Learn More
The Amoeba project is a research effort aimed at understanding how to connect multiple computers in a seamless way [16, 17, 26, 27, 31]. The basic idea is to provide the users with the illusion of a single powerful timesharing system, when, in fact, the system is implemented on a collection of machines, potentially distributed among several countries. This(More)
Amoeba is the distributed system developed at the Free University (VU) and Centre for Mathematics and Computer Science (CWI), both in Amsterdam. Throughout the project's ten-year history, a major concern of the designers has been to combine the research themes of distributed systems, such as high availability , use of parallelism and scalability, with(More)
Most modern network protocols give adequate support for traditional applications such as file transfer and remote login. Distributed applications, however, have different requirements (e.g., efficient at-most-once remote procedure call even in the face of processor failures). Instead of using ad hoc protocols to meet each of the new requirements, we have(More)
Distributed operating systems have been in the experimental stage for a number of years now, but few have progressed to the point of actually being used in a production environment. It is our belief that the reason lies primarily with the performance of these systems---they tend to be fairly slow compared to traditional single computer systems. The Amoeba(More)
Remote Procedure Call (RPC) is a widely used communication mechanism in local network based distributed operating systems. It is simple , fast, and straightforward to implement. However, when two or more distant distributed systems are connected, problems arise concerning the protocols, locating services, and other issues. To solve these problems, gateways(More)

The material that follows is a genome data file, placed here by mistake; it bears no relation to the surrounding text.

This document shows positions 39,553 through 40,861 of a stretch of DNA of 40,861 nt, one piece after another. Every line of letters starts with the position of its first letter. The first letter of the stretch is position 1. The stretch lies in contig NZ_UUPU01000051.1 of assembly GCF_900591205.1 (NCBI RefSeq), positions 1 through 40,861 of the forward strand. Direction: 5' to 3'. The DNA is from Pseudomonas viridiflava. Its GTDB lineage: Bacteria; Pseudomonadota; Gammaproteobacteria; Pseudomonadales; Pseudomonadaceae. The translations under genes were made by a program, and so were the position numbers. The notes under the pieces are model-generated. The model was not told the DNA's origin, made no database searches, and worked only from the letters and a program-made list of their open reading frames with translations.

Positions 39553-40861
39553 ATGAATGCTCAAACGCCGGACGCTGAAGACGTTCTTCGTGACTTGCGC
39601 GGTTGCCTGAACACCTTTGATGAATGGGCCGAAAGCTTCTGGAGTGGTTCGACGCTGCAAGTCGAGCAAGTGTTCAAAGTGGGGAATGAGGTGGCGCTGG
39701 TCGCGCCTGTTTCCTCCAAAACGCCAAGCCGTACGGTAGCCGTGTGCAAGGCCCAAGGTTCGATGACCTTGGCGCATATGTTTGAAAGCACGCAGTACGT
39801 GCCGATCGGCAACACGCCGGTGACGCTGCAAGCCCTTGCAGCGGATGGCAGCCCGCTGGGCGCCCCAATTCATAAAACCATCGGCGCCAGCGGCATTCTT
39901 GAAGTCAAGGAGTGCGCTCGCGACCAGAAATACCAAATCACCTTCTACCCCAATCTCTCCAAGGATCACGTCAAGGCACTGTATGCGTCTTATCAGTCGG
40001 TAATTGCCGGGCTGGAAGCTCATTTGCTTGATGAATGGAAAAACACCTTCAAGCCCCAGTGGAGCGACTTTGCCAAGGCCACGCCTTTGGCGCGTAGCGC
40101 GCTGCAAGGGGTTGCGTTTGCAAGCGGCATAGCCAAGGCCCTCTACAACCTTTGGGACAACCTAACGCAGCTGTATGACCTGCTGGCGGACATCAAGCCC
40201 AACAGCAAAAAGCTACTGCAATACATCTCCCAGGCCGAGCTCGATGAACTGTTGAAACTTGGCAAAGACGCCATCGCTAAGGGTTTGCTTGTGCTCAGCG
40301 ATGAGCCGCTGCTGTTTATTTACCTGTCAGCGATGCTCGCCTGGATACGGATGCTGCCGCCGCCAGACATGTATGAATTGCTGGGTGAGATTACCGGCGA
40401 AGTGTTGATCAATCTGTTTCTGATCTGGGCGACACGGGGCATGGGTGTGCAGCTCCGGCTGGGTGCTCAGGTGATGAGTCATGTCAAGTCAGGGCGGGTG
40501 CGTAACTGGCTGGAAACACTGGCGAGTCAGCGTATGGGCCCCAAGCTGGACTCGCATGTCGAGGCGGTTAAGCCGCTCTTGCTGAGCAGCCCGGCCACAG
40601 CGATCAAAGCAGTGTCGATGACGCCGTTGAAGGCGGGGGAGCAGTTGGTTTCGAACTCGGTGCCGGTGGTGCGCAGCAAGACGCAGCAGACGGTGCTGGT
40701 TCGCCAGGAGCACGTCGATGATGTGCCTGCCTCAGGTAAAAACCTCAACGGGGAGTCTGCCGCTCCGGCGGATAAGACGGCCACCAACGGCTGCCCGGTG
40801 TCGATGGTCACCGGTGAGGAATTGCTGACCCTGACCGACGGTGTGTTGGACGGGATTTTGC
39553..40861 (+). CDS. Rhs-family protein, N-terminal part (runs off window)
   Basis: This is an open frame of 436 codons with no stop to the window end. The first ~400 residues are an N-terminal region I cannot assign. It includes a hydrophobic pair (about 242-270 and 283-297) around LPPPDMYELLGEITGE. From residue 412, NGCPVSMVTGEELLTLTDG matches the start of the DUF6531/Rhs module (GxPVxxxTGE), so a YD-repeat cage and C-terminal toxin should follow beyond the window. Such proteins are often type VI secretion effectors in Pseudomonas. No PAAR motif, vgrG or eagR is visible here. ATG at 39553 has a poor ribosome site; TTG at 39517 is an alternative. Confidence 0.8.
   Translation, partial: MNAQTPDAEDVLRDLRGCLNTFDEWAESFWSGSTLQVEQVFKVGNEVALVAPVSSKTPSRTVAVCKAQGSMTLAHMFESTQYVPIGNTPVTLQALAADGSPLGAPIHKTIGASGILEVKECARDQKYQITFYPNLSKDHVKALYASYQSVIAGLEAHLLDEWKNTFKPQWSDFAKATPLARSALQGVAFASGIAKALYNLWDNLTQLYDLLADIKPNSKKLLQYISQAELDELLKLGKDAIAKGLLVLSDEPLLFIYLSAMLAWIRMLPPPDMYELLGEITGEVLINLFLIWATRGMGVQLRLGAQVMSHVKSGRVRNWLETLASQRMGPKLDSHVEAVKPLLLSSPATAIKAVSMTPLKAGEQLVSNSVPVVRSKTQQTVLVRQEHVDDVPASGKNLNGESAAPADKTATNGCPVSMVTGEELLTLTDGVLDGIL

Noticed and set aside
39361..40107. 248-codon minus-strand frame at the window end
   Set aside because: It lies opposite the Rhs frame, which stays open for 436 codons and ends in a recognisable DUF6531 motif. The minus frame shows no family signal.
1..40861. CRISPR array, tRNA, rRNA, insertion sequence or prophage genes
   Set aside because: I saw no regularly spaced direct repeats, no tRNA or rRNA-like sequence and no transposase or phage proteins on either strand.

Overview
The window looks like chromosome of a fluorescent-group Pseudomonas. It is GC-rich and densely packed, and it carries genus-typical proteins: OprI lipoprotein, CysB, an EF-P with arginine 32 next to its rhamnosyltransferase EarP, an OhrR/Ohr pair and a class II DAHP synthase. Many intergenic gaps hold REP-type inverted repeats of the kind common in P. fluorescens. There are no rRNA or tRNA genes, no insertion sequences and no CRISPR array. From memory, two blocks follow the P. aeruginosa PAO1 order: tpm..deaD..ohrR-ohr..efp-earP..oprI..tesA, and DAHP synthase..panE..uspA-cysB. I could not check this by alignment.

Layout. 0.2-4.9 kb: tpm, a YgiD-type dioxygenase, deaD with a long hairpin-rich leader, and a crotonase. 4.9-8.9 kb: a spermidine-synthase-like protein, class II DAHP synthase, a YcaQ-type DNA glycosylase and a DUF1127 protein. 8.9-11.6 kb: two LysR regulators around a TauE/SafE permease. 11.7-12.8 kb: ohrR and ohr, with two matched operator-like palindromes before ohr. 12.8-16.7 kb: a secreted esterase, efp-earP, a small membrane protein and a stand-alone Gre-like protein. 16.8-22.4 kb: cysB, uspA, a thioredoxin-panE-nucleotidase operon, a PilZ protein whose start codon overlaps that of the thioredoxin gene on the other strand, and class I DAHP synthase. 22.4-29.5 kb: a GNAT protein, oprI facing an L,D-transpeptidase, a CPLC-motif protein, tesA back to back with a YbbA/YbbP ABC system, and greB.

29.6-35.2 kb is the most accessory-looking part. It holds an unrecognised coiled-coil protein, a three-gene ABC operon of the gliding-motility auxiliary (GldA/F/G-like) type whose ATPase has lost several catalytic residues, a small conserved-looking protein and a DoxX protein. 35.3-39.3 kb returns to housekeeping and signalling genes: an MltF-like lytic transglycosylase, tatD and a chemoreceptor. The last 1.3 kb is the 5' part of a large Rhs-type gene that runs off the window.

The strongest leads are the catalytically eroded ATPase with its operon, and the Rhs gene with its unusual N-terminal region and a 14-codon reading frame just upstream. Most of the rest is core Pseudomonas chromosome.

Many portable compilers generate an intermediate code that is subsequently translated into the target machine's assembly language. In this paper a stack-machine-based intermediate code suitable for algebraic languages (e.g., PASCAL, C, FORTRAN) and most byte-addressed mini-and microcomputers is described. A table-driven peephole optimizer that improves this(More)
In addition to his work on portable compilers, Andrew S. Tanenbaum is interested in computer networks and distributed operating systems. He is the author of two widely-used textbooks, Structured Computer Organization and Computer Networks. Hans van Staveren is warking on table-driven code generation and real-time operating systems. Ed Keizer is currently(More)
Amoeba is a capability-based distributed operating system designed for high performance interactions between clients and servers using the well-known RPC model. The paper starts out by describing the architecture of the Amoeba system, which is typified by specialized components such as workstations, several services, a processor pool, and gateways that(More)
  • 1